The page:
We should talk
With little fanfare and barely a nod of public acknowledgement, the world of food turned upside down April 13 when the U.S. Department of Agriculture informed a Penn State University plant pathologist that the “white button mushroom” he developed by removing some of its genetic material is not a genetically modified organism (GMO).
As such, USDA declared, the new mushroom will not be “regulated” by USDA’s Animal and Plant Health Inspection Service (APHIS).
This was not some bureaucratic hair-splitting by some little-known government agency. In fact, it was just the opposite: This is a hair-on-fire decision that will remake food as we know it.
And, yes, just like you learned in elementary school, it all goes back to fungi.
This little white mushroom, however, is unlike any mushroom the world has ever seen. Through a gene editing process known as CRISPR-Cas9, Penn State researcher Yinong Yang made “small deletions in a specific gene” so the mushroom “stops production of a specific enzyme that causes mushrooms to brown.” (Faithful readers may recall two columns on potential CRISPR wins and woes in late 2015.)
The result, explained Penn State after USDA’s official blessing, is “a mushroom with longer shelf life that resists blemishes caused by handling or mechanical harvesting—but without DNA from a foreign organism.”
And that’s the difference, says USDA: Yang didn’t add genetic material to the mushroom from a “foreign organism such as bacteria or other plant species.” Instead, he removed the fraction of the mushroom’s own genetic material that causes unsightly browning to create his new, non-GMO mushroom.
That’s possible because of CRISPR, short for “clustered regularly interspaced short palindromic repeats.” This “tool” can focus on an exact spot on the genome to “delete or replace specific DNA pieces, thereby promoting or disabling certain traits.”
This ability, though, raises a paradox: Is the mushroom, as USDA says, an unregulated, non-GMO food because it contains less of its own DNA and no added DNA or is it a different kind of Frankenfood—Frankenfungi?—as GMO critics say because, in fact, its DNA has been altered?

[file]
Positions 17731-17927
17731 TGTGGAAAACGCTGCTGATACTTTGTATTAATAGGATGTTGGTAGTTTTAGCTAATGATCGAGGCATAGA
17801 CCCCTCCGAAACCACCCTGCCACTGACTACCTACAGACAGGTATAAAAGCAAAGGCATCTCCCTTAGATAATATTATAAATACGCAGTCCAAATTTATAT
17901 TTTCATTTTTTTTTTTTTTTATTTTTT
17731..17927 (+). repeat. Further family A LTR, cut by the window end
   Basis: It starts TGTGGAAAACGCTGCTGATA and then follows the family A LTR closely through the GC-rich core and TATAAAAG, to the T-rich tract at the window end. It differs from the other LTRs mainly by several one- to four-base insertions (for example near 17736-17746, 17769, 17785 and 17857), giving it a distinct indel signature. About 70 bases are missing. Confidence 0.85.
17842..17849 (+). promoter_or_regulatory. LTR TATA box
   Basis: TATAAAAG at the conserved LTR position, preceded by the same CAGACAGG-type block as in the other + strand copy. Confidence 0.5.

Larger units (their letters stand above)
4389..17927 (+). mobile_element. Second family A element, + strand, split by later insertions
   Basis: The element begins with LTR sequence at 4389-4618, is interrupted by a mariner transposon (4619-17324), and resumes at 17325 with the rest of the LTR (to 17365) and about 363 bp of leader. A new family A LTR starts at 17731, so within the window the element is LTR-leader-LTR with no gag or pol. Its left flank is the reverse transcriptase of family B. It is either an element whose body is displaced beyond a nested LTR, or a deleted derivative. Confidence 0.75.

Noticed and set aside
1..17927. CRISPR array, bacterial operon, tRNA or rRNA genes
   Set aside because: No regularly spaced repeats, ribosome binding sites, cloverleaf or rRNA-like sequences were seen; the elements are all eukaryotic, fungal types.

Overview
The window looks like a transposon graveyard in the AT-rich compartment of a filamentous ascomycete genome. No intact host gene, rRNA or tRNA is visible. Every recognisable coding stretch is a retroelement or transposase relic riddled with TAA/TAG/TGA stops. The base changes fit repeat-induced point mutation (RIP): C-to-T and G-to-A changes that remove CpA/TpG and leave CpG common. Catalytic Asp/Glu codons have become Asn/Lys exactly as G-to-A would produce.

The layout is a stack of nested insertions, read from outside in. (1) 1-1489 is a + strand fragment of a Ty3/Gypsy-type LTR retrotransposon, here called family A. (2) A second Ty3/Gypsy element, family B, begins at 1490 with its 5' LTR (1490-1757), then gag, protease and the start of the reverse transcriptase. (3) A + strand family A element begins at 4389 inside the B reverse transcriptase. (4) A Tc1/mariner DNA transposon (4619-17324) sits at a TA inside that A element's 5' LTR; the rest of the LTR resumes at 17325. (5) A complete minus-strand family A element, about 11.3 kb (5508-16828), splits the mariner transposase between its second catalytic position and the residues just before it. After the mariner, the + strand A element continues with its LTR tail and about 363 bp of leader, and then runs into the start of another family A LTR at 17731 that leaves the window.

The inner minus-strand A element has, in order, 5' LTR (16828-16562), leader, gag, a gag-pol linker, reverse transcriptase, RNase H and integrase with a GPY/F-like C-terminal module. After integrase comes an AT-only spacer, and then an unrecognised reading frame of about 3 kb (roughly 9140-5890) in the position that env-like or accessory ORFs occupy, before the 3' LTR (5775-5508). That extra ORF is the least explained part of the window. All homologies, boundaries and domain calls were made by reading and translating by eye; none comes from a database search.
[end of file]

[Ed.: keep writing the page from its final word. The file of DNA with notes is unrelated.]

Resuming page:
Yang, the mushroom’s developer, welcomes that debate but prefers it to be less a food fight and more a food “goal,” a clear indication of what he—and most of the scientific farm and food community—would like to see.
“There’s too much divisiveness and hostility between pro- and anti-GMO camps,” he offered in a mid-April, Penn State press release. “I hope development of the new technology will facilitate rational and productive dialogue… with a common goal to achieve food safely, food security, and agricultural and environmental sustainability.”
There may not be much time for any discussion rational, productive, or otherwise. Less than a week after the USDA-Penn State announcement, DuPont Pioneer made public plans to market (by 2021) a waxy corn hybrid developed through its use of the less-is-more CRISPR gene editing technology. Other CRISPR-inspired research is already directed at drought-resistant corn and wheat.
“Pigs that reach market weight faster and cattle that produce more tender meat (and more of it),” guesses the not-for-profit Center for Food Integrity in an April 6 blog post titled “Technical Advances Need Transparency.”
Also, the blog notes, be on the lookout for “Hens that produce only female offspring [that] would do away with the need to euthanize male chicks.”
But that’s just the tip of the CRISPR iceberg. Toss drug research—especially gene therapies for cancer treatment—into the discussion and CRISPR may be the biggest, life-changing tool to hit mankind since the invention of the wheel.
Where will this new wheel take us?
Can its plant and animal transforming magic serve both today’s industrial Big Ag and tomorrow’s sustainable ag?
Will the market’s singular drive toward short-term profit short circuit the long-term complexity of our global ecology?
Is there a moral line that CRISPR should never cross? If so, where?
Answers to these tough questions—there will be many more—can’t come from government regulators like USDA. They need to come from you and me. We should talk.
The Farm and Food File is published weekly through the U.S. and Canada. Source material, past columns and contact information are posted at www.farmandfoodfile.com.